I'm getting lots of practice in doing these days. Lots and lots and lots. And then more lots. I may want to breathe at some point, but there are things I have to do first. I have appointments to make, meals to cook, rooms to clean, beds to make, forms to sign, homework to check, lists to make, doctors to see, supplies to buy. There's a fearful symmetry to all the things that have to be done: wash then dry; fill it up, then empty it; drive away, drive back; wake up, pretend to sleep (I was going to say go to sleep but that wouldn't be quite true, and I figure, truth is kind of an operating principle in this exercise, right?).
There's the not-so-small boy child (who is actually now taller than me) who has questions and carpools and places to be. There are friends for coffee and catching up. There are parents, just in from Scottsdale, who need a car, and a key, and lessons on using a smart phone. There's my uncle, who is failing, and I can't even begin to know what to do for him, except be there and hope that that's enough. And that's just from 8:06 - 9:37. AM. Then what?
Do not pass Go, do not collect $200. Eat. Drink. Walk. Run. Stumble. Fall. Get up. Do it all again.
I am drowning in all this doing.
I can't help but hear, in some small corner of my head, amid all the other noise that is urging me on, to fix more and do more and add one more thing to the ever-growing list of all things doing, this whisper of a voice: Stop.
And when I listen to that small, whispery and annoyingly smart little voice, I am reminded that all of my doing - as wonderful and loving and necessary as it all is - is hollow and oh so brittle, that it is more running than doing. There's a lot of hiding you can do, when all you do is, well, do.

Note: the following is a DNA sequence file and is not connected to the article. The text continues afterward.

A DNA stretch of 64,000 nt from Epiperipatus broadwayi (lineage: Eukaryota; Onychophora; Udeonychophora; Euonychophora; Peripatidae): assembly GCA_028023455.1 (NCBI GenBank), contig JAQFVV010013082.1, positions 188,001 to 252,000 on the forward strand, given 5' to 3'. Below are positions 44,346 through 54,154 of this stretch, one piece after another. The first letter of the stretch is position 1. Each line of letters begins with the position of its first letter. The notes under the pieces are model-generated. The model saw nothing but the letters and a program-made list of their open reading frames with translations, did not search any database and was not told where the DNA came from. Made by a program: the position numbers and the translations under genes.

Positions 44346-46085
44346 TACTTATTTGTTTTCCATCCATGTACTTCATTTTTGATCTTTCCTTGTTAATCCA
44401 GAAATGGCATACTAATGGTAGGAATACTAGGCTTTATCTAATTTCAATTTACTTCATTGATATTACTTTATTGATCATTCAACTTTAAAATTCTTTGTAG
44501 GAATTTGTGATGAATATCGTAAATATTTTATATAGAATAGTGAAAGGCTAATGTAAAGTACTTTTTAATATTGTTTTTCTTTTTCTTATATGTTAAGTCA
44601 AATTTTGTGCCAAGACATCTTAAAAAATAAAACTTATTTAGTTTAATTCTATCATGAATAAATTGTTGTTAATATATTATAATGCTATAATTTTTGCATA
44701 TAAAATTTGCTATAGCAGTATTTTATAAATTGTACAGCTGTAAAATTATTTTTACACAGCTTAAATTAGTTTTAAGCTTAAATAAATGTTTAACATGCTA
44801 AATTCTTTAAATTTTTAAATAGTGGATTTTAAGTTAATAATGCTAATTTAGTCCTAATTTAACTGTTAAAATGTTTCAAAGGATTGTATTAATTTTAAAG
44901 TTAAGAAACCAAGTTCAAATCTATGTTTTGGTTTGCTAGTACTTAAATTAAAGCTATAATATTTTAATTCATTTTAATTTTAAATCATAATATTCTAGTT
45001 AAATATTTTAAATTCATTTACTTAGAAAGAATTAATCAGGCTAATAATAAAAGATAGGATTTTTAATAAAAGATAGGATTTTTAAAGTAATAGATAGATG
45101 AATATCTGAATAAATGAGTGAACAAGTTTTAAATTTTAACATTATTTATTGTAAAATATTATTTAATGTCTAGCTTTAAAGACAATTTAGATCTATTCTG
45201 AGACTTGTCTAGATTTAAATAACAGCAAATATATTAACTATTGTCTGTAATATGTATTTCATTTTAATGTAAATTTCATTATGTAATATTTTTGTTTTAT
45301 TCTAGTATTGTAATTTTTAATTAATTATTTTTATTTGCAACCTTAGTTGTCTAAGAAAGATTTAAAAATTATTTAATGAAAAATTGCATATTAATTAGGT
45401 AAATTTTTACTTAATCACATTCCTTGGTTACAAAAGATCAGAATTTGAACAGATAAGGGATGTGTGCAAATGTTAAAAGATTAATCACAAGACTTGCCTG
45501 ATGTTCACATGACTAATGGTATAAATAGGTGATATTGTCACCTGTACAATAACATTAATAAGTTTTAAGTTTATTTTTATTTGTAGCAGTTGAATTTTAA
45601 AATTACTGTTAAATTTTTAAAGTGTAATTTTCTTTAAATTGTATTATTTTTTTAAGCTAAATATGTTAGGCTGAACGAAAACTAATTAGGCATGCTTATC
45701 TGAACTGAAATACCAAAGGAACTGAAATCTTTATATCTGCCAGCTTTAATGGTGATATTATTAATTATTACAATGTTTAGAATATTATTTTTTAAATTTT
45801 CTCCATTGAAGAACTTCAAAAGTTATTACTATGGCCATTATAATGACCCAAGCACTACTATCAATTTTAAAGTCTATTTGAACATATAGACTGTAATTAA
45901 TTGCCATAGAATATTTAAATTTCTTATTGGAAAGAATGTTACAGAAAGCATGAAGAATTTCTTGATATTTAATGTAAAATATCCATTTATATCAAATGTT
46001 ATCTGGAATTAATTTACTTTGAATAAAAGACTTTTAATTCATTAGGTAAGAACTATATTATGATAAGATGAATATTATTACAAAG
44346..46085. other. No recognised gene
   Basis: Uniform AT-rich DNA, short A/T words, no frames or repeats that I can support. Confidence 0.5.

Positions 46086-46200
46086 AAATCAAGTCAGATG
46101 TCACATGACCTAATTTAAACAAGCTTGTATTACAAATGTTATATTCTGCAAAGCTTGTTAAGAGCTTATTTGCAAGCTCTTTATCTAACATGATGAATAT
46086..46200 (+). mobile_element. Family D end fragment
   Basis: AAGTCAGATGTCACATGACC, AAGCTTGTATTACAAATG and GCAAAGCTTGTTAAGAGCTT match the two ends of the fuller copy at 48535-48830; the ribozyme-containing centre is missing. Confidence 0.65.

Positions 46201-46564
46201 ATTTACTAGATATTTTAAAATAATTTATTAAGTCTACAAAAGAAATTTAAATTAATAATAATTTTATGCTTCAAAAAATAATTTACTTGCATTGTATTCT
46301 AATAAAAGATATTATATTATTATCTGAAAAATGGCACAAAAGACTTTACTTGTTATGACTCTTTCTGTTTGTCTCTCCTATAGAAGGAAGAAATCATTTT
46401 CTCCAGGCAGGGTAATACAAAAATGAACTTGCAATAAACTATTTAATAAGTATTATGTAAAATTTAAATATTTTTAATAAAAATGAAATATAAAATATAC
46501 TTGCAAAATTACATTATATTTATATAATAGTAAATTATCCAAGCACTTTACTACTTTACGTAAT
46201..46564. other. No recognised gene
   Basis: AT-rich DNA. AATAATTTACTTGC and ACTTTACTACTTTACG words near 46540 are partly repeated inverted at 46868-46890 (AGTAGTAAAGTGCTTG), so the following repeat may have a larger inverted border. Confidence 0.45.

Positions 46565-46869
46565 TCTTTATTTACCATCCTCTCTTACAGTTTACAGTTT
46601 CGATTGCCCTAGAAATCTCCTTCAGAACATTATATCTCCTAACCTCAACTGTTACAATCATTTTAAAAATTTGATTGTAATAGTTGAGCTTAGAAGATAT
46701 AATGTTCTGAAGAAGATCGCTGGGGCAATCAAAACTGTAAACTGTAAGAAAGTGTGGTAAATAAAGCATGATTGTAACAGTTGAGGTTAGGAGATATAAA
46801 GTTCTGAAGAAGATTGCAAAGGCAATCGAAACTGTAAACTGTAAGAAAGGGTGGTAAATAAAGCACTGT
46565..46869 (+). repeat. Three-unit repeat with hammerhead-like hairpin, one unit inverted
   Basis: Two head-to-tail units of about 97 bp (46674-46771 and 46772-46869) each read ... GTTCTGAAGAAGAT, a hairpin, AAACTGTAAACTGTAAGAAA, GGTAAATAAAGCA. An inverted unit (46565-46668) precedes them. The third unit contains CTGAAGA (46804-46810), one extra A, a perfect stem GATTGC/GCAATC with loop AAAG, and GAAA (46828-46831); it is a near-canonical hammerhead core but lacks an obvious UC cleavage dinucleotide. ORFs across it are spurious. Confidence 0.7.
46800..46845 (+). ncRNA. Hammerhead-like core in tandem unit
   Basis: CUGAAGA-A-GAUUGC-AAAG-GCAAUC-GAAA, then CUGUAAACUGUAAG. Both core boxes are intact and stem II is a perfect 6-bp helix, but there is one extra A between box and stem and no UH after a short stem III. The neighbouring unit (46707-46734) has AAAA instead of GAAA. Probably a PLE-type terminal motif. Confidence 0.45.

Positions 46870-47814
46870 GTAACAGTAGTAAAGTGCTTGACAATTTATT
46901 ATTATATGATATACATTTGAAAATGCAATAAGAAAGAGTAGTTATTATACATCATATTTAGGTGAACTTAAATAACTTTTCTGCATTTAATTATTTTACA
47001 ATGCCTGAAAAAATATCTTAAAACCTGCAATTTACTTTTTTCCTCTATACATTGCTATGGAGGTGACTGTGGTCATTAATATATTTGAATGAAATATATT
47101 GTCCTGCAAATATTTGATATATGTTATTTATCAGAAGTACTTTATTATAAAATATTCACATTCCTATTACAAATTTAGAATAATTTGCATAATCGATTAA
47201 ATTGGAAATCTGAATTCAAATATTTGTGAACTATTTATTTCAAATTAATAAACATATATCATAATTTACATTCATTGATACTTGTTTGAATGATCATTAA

Here's the thing, though: it is Elul, and, because it is, I can, if I can, give myself permission to stop: stop hiding, stop running stop doing, in that empty, hollow brittle way. I can, if I can, do it differently (Go ahead, I dare me!)
So I'm doing this again, this Elul blog-writing thing. Last year, I embarked on this odyssey somewhat unprepared - for the task at hand, for the difficulty of it, the tedium of it. Mostly, so unprepared for what I'd be on the other side of it. Every day, for twenty-eight days (and then ten more, for the Days of Awe - Rosh Hashana through Yom Kippur) (because I'm nothing if not a little obsessive) I wrote essays - and a few poems - based on prompts provided by my friend, Rabbi Phyllis Sommer.
It turned out that writing was the easy part. More difficult (more scary, more liberating, more revelatory) was the diving in, shining the light and letting it bend and reflect and refract, swimming through the thousand and ten layers that stand between me and my - what? heart? soul? chewy candy center? All that doing - I did it differently, and so was changed.
As I stand, poised at the edge of this journey again - that will take me through a wilderness, through lush valleys and arid deserts, through narrow, twisty passages that make me tremble with fear and delight, I pray for the courage to dive, to see. to bend and to do - so that I can return.
Rosh chodesh Elul sameach.
Stacey Zisook Robinson